About the Resilience Building Toolkit project

The 5 year Resilience Research project was developed by Central Queensland University in partnership with Education Queensland’s Transition Support Service (TSS) in response to increased suicide risk identified in Aboriginal and Torres Strait Islander students who transition from remote Cape York and Palm Island communities for secondary education through boarding schools. The project was funded by the National Health and Medical Research Council from December 2014. The project aim was to investigate the impact of the STEP UP interventions in schools on increasing students’ levels of resilience.

As part of the research project we held an annual schools and community meeting. Information and ideas gained from these meetings were used as part of the development of the 6 domains.

The 6 Domains featured in this toolkit are the guiding framework informing a STEP UP action plan. A STEP UP action planning document is used by school staff to audit their practice against the 6 domains and identify areas of strength and opportunities for growth.

If you wish to utilise this framework or any of the planning tools, the following resources can be used.

Langham, E., McCalman, J., Redman-MacLaren, M., Rutherford, K., Britton, A., Wenitong, M., Hunter, E., McGorry, P., Bainbridge, R. (in press). Sources and expressions of resilience in a sample of Aboriginal and Torres Strait Islander Australian boarding students: a confirmatory factor analysis of the Child and Youth Resilience. Frontiers in Public Health special resilience edition.

Jongen, C., McCalman, J., Bainbridge R (in press). Instruments to measure the resilience of Indigenous adolescents: A systematic scoping review of the literature. Frontiers in Public Health special resilience edition.

Jongen, C., McCalman, J., Bainbridge R (in press). Interventions to promote the resilience of Indigenous adolescents: A systematic scoping review of the literature. Frontiers in Public Health special resilience edition.

Michelle Redman-MacLaren, Tessa Benveniste, Erika Langham, Janya McCalman, Richard Stewart, Amelia Britton, Katrina Rutherford, Roxanne Bainbridge (in press). Through the eyes of students: The satisfaction of remote Indigenous boarding students’ with a transition support service in Queensland, Australia. The Australian Journal of Indigenous Education.

Marion Heyeres, Janya McCalman, Erika Langham, Roxanne Bainbridge, Michelle Redman-MacLaren, Amelia Britton, Katrina Rutherford, Komla Tsey. (2017). Strengthening the capacity of education staff to support the wellbeing of Indigenous students in boarding schools: A participatory action research study. Australian Journal of Indigenous Education, 1-14.https://doi.org/10.1017/jie.2017.42

Michelle Redman-MacLaren, Helen Klieve, Janya McCalman, Sandy Russo, Katrina Rutherford, Mark Wenitong, Roxanne Bainbridge (2017). Measuring resilience and risk factors for the psychosocial wellbeing of Aboriginal and Torres Strait Islander boarding school students: Pilot baseline study results, Frontiers in Public Health 2(5).doi.org/10.3389/feduc.2017.00005.

McCalman, J., Bainbridge, R., Redman-MacLaren, M., Russo, S., Rutherford, K., Hunter, E., and Wenitong, M. (2017). The development of a survey instrument to assess Aboriginal and Torres Strait Islander students’ resilience and upstream risk factors for self-harm. Frontiers in Public Health. 2(19) doi: 10.3389/feduc.2017.00019.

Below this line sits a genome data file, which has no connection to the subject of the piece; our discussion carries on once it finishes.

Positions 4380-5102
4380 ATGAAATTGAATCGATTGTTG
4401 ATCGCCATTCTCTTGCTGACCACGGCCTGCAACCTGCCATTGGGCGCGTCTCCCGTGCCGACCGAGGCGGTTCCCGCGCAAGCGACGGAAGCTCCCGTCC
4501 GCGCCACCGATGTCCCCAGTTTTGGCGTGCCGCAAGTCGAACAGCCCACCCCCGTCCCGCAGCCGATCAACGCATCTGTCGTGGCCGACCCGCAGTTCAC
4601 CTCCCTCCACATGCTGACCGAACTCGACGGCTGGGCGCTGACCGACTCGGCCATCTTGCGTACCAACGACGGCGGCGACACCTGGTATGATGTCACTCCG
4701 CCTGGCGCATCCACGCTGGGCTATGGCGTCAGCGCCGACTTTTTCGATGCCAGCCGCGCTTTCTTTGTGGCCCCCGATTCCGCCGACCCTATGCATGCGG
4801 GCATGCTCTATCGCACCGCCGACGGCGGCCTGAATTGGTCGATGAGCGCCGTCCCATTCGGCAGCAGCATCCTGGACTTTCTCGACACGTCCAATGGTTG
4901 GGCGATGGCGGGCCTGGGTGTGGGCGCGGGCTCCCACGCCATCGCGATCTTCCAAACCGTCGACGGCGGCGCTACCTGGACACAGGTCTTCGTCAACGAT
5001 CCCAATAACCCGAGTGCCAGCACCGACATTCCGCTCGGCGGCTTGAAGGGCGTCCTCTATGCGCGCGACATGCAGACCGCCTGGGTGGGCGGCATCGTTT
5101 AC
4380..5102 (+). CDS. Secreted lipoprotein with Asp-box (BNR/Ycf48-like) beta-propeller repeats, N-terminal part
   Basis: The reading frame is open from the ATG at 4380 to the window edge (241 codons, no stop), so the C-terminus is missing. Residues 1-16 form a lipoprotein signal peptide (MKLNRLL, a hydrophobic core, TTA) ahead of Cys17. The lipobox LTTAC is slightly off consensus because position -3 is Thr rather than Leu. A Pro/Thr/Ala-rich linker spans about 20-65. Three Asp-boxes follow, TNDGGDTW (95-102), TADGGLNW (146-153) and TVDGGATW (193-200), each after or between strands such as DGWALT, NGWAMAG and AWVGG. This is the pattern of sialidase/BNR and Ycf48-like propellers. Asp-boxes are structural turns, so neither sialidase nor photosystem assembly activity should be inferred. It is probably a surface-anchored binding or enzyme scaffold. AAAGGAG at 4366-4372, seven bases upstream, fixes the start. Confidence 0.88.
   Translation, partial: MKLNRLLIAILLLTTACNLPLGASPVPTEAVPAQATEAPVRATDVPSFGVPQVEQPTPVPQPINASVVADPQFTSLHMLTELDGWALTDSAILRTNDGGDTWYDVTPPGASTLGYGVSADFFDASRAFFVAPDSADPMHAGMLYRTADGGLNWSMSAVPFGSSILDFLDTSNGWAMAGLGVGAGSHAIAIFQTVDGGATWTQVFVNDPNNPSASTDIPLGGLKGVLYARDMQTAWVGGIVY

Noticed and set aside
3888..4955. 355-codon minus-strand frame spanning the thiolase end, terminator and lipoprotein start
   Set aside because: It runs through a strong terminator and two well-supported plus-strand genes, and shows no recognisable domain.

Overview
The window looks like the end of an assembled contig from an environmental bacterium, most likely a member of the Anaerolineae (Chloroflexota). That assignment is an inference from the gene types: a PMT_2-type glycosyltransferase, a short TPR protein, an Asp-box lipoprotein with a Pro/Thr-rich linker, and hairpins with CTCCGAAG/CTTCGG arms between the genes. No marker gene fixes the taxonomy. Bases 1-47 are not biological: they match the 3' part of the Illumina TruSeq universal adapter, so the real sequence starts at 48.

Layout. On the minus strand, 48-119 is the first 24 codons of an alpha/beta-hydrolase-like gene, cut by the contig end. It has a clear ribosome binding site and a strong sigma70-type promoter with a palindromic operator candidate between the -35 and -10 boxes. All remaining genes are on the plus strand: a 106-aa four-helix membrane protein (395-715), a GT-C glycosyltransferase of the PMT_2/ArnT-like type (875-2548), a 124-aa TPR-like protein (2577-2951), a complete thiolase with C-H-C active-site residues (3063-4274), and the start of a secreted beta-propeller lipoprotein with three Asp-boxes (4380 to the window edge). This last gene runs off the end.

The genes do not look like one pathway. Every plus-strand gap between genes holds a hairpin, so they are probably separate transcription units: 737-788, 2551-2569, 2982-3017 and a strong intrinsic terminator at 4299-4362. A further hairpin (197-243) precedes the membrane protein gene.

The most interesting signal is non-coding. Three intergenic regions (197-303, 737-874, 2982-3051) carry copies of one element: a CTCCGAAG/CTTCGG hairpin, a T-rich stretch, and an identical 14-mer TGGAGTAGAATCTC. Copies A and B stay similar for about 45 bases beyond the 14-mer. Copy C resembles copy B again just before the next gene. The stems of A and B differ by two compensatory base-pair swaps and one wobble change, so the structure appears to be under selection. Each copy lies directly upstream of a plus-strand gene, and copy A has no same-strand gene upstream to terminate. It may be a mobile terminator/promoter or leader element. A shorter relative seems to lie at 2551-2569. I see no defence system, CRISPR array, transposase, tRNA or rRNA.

Marion Heyeres, Janya McCalman, Roxanne Bainbridge, Michelle Redman-McLaren (2017). Staff capacity development initiatives that support the wellbeing of Indigenous adolescents in their transitions to boarding school: A systematic review. Frontiers in Education. DOI: 10.3389/feduc.2017.00001.  

McCalman J, Bainbridge R, Russo S, Rutherford K, Wenitong, M., Tsey K, Shakeshaft, A., Doran, C., Jacups, S. (2016) Psycho-social resilience, vulnerability and suicide prevention: impact evaluation of a mentoring approach to modify suicide risk for remote Indigenous students at boarding school.  BMC Public Health, 16(1), 1-12. doi:10.1186/s12889-016-2762-1.

Student Artwork
Strong and Deadly by Venus Watson

This etching artwork is designed by Miss Venus Watson, a Year 12 student with a hearing disability from Palm Island. This artwork represents the strengths that she had and that she believes students need to exist, live, survive, be engaged and be happy at boarding school, away from kin and country.

"Hello, my name is Venus Watson. I am also known as Venus Lawrence as this is the surname registered on my Birth Certificate. I come from Palm Island. My artwork titled Strong and Deadly is scratch art and expresses resilience or the strengths I draw on to be strong and deadly at boarding school. The Rainbow Serpent is my guardian spirit and creator with great powers and he is wrapped around the Aboriginal Flag which represents my pride and identity as a young Aboriginal woman. The footprints represent my life journey and on this journey I carry with me my culture represented by the artefacts - boomerangs, totems - goanna, the flower and water symbols, all represent the importance of land and sea to me which comforts me and gives me hope for the future. Finally the connections I have with others and most importantly my family. - Venus."